A late send-out for absentee ballots will have little effect on military personnel's ability to cast their vote in Dearborn, City Clerk Kathy Buda said this week–despite the fact that it has sparked a federal lawsuit.
Dearborn and Dearborn Heights have been named in U.S. Department of Justice lawsuit against the state of Michigan as two of 70 local city and township clerks that missed deadlines for providing absentee ballots to military and overseas voters for the August primary election.
According to a release issued by Michigan Secretary of State Ruth Johnson, a survey that asked Michigan municipalities to verify the status of absentee ballots found that 70 had missed the June 23 deadline for sending out ballots to military and overseas voters.
Another 215 clerks did not respond to the request.
According to the Detroit Free Press, the U.S. Justice Department has begun to take action by asking a federal judge in Grand Rapids to force some cities to take in absentee ballots after the Aug. 7 election. The lawsuit could mean that all named municipalities are required to extend their deadline for receiving the ballots.
Ballots must be provided to military and overseas voters who request them at least 45 days before an election, either by traditional mail or by email. In a statement, Secretary of State Johnson chastised those clerks offices who did not meet the deadline.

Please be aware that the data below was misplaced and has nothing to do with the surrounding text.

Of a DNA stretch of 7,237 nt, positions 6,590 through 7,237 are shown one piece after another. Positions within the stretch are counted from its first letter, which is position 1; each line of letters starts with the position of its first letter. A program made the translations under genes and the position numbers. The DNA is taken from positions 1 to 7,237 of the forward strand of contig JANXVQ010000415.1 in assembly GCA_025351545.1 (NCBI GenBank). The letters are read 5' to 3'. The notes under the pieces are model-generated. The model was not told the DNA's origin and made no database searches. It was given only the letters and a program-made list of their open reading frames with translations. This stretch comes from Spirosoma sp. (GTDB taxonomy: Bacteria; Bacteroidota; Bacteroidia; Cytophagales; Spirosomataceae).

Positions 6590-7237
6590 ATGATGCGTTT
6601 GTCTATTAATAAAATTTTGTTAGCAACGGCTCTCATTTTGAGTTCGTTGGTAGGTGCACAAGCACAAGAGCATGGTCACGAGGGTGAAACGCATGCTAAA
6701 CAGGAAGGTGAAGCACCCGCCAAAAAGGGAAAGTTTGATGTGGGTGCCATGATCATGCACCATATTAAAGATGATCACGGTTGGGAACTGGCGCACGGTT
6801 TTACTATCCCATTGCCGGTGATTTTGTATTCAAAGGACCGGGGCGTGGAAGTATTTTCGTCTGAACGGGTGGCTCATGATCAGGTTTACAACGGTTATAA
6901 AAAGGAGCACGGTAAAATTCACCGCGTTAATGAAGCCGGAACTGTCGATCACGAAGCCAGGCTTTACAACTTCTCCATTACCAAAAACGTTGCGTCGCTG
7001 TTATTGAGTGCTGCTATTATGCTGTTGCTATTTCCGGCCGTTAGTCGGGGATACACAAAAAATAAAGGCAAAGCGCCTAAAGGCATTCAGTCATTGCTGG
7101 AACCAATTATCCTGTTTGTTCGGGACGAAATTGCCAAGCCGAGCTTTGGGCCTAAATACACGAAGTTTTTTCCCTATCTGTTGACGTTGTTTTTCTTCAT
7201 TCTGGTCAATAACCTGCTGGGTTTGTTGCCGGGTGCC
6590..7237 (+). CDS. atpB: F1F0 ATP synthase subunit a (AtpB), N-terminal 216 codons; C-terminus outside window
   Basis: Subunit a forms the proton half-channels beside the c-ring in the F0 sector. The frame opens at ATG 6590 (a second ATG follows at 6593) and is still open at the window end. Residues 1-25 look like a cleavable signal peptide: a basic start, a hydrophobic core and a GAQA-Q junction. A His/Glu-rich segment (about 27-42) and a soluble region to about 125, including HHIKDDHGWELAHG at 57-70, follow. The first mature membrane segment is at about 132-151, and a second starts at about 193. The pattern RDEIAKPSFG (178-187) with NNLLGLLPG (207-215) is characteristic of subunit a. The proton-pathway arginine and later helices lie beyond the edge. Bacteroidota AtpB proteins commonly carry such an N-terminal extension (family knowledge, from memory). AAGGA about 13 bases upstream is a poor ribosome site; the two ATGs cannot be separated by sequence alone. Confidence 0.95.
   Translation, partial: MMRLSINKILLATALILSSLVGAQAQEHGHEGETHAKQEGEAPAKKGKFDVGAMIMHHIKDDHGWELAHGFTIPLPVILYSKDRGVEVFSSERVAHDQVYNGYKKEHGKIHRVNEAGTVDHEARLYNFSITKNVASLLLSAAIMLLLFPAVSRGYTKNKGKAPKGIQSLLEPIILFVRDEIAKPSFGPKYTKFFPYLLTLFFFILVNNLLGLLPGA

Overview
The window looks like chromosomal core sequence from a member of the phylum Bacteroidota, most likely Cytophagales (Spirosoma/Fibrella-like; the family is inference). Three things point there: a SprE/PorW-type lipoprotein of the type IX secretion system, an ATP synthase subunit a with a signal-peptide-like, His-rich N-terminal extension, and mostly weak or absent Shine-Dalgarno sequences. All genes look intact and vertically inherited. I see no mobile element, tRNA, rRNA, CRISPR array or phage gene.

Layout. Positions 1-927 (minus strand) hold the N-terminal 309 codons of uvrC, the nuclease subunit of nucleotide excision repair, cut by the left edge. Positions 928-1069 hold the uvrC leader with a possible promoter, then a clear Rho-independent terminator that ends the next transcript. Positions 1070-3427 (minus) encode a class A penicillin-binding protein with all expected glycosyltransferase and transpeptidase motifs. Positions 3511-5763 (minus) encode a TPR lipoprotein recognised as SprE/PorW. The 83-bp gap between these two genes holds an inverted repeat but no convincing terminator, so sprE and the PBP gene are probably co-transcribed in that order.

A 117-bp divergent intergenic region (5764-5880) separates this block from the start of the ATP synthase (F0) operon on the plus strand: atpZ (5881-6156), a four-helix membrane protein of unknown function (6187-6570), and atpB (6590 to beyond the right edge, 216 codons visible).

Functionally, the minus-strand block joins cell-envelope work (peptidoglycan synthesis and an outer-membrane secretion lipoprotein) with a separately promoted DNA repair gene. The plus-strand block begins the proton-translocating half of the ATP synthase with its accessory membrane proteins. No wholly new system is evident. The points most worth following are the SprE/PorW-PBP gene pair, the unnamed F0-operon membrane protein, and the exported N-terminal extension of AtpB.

"Our clerks do an excellent job on the front lines of elections and the vast majority of them did comply with the deadline," Johnson said. "It is critical that our overseas voters and military members—who put their lives on the line every day to protect our freedom—get a right to participate in the very system they are protecting."
Buda confirmed that some of the ballots that went to military voters from Dearborn did not go out until July 25–two days after the deadline.
"It was a mistake on the part of my office," she said. "I'm accepting responsibility."
Buda added that military and overseas absentee ballots are a top priority for early send-out by her office, and the majority were email ballots, "so they got them instantaneously."
"We got emails from people in the military saying they were pleased with the service (from the clerk's office)," she added. "And we’re getting ballots back in."
An exact count of affected voters was not readily available, but numbers somewhere around 10-15, according to Buda.
She's confident that the voters will have ample time to submit their ballots, and has not yet been told that Dearborn will have to extend its deadline past the Aug. 7 primaries.
Moreover, Buda said of her office, "We’ve put procedures in place so that this will not ever happen again."
The Secretary of State's office said in a statement that it has instructed clerks in affected communities to contact military and overseas voters and to offer a new ballot if one was not received.
Johnson added that she will ask the legislature to strengthen state laws concerning military and overseas voters.
"We must ensure everyone who wants the opportunity to vote can do so, whether here or abroad," Johnson said. "They have a right to have their vote count, their voice heard."